The success of our theory in reproducing the experimental phase diagram demonstrates the reliability of the whole scheme including the estimates of the interaction parameters. We are therefore in a position to disentangle the crucial ingredients leading to the proximity of the s-wave superconductivity and a Mott insulator in the same diagram. The key quantities are the effective intramolecular interactions (intraorbital and interorbital density-density interactions Ueff = U + UV + Uph and Ueff = U′ + UV + Uph, and exchange term Jeff = J + Jph) between the t1u electrons, which are used as input interaction parameters for the E-DMFT calculation. Here, U, U′, and J are the intramolecular Coulomb interactions screened by the high-energy electrons, whereas UV = UV and JV = 0 (Uph, Uph, and Jph) represent dynamical screening contributions from the intermolecular Coulomb (electron-phonon) interactions. These dynamical screening effects make the effective interactions dependent on electron’s frequency ω.

The solid curves in Fig. 3 show Ueff(ω) and Ueff(ω), where we find Ueff(ω) > Ueff(ω) up to ω ~0.2 eV except a narrow region around ω = 0.1 eV. This remarkable inversion of the low-energy interactions is associated with the negative value of Jeff(0) discussed below because the relation Ueff(ω) ~ Ueff(ω) − 2Jeff(ω) holds. As is apparent from U > U′ and U + UV > U′ + UV (plotted by dotted and dashed curves in Fig. 3), it is the phonon contribution (Uph, Uph, and Jph) that causes the inversion. In fact, Uph(ω) and Uph(ω) have strongly ω-dependent structures for ω ≲ 0.2 eV because of the intramolecular Jahn-Teller phonons with the frequencies up to ~0.2 eV (2), which are comparable to the t1u bandwidth ~0.5 eV.

Fig. 3 Frequency dependence of effective onsite interactions.

The effective intra- and interorbital interactions (Ueff = U + UV + Uph and Ueff = U′ + UV + Uph, respectively) consist of the constrained random-phase approximation (cRPA) onsite Coulomb repulsion (U, U′), the dynamical screening from the off-site interactions (UV = UV), and the phonon-mediated interactions (Uph, Uph). The data are calculated for Cs3C60 with Embedded Image at 40 K. We assume the cRPA Coulomb interactions to be static, whose validity is substantiated in Section B in the Supplementary Materials. Inset: Frequency dependence of Ueff and Ueff along the Matsubara frequency axis.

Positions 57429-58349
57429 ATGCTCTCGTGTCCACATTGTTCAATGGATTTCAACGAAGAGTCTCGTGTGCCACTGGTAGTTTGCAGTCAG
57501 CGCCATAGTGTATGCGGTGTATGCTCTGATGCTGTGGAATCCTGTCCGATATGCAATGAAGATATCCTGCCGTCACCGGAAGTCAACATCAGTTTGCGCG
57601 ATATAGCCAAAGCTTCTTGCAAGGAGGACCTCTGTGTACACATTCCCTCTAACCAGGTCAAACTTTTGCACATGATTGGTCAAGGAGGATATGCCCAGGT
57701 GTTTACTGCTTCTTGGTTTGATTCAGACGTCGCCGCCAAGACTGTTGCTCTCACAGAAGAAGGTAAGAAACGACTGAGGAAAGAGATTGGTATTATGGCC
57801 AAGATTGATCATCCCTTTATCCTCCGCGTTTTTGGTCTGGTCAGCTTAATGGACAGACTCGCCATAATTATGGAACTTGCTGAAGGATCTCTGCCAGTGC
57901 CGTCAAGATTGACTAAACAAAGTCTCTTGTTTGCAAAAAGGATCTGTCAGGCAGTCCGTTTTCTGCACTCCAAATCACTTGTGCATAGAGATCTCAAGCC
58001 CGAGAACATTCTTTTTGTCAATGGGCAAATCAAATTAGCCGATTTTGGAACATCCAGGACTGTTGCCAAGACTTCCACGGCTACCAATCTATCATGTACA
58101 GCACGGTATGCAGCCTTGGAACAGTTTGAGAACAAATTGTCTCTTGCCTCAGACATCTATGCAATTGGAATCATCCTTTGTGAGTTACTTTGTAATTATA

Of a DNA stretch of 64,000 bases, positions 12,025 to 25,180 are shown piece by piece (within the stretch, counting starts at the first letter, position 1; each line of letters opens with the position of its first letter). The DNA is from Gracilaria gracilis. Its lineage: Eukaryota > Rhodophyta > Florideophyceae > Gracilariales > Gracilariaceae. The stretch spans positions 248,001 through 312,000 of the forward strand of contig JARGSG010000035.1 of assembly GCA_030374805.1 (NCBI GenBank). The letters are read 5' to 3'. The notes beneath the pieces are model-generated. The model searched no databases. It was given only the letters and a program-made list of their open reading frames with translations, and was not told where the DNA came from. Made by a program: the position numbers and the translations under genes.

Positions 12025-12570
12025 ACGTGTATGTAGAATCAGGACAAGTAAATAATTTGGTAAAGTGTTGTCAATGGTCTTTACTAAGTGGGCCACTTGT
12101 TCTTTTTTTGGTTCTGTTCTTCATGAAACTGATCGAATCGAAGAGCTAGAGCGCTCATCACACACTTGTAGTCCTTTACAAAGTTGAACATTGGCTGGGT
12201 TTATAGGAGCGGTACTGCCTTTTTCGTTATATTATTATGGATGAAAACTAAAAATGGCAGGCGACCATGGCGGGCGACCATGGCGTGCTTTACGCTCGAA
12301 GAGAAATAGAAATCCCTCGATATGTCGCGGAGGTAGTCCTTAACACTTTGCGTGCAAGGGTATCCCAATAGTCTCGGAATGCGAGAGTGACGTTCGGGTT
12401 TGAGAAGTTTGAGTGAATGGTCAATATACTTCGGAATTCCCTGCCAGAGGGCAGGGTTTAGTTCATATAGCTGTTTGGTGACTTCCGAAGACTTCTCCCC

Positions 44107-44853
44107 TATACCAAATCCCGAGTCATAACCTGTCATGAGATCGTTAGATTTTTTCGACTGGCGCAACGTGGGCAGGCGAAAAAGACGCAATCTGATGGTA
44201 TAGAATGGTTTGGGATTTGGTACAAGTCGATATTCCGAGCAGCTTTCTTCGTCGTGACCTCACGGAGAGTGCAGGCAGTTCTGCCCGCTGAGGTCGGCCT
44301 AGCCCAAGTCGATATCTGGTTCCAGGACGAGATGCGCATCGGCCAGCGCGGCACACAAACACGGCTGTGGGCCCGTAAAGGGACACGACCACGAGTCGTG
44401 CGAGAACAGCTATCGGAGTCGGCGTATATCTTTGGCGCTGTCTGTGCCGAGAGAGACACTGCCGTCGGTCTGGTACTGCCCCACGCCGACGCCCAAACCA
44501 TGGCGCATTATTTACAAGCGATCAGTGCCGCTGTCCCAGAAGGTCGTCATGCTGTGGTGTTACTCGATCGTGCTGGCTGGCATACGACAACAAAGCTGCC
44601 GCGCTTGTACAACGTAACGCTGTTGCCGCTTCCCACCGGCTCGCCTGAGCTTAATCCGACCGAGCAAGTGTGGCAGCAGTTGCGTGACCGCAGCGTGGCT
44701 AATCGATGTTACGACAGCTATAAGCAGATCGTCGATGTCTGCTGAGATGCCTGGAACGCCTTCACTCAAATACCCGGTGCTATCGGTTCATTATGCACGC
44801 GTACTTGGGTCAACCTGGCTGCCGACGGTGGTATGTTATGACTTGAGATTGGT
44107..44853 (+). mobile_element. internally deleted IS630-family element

Table 1 shows the static (ω = 0) values of the phonon-mediated interactions for various A3C60 compounds. For all the interactions, the phonon contribution has an opposite sign with respect to U, U′, and J. Whereas |Uph(0)| and |Uph(0)| are much smaller than U and U′ ~1 eV, |Jph(0)| ~51 meV is remarkably larger than that of the positive Hund’s coupling J ~34 meV (26). As a result, an effectively negative exchange interaction Jeff(0) = J + Jph(0) ~ –17 meV is realized. The unusual sign inversion of the exchange interaction (17, 18, 27, 28) results from the molecular nature of the localized orbitals, which yields a small J, combined with a strong coupling between the Jahn-Teller phonons and t1u electrons (2), which enhances |Jph(0)|.

Table 1 Material dependence of the static part of the phonon-mediated interactions.

Uph(0), Uph(0), and Jph(0) are the phonon-mediated onsite intraorbital, interorbital, and exchange interaction strengths between the t1u electrons at ω = 0 calculated with the cDFPT. The energy unit is eV. The numbers just after the material names denote the volume occupied per C603− anion in Å3.

View this table:

Microscopic mechanism of superconductivity

We find, through a detailed analysis (Section F in the Supplementary Materials), that the unusual multiorbital interactions indeed drives the exotic s-wave superconductivity: (i) Ueff > Ueff and Jeff < 0 around ω = 0 generate a singlet pair of electrons (leading to a Cooper pair) (19), which sit on the same orbital rather than on different orbitals as shown by 〈nini〉 > 〈ninj〉 in Fig. 4A. (ii) Jeff further enhances the pairing through a coherent tunneling of pairs between orbitals [the Suhl-Kondo mechanism (29, 30)].

Fig. 4 Double occupancy, size of spin, weights of intramolecular configurations, spectral functions at 40 K, and schematic pictures of representative intramolecular configurations.